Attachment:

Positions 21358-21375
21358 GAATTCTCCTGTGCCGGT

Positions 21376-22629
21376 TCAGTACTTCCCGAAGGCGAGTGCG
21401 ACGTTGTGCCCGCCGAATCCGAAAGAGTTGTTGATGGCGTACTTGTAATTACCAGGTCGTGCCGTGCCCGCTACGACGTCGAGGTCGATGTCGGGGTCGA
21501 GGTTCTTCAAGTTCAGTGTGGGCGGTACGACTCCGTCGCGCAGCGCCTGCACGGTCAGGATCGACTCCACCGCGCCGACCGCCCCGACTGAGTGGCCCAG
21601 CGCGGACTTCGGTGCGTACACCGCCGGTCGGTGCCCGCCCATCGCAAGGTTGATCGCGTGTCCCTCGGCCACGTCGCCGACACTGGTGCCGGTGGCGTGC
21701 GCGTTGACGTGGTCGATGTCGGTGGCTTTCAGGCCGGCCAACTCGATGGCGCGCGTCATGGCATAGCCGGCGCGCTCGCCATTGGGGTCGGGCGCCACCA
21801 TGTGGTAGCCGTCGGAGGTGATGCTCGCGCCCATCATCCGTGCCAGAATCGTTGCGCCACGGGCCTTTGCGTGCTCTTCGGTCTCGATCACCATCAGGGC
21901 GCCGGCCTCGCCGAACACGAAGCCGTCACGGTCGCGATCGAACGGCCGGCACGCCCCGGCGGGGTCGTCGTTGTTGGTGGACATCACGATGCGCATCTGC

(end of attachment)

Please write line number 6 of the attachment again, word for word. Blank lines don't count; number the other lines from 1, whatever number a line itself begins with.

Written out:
21501 GGTTCTTCAAGTTCAGTGTGGGCGGTACGACTCCGTCGCGCAGCGCCTGCACGGTCAGGATCGACTCCACCGCGCCGACCGCCCCGACTGAGTGGCCCAG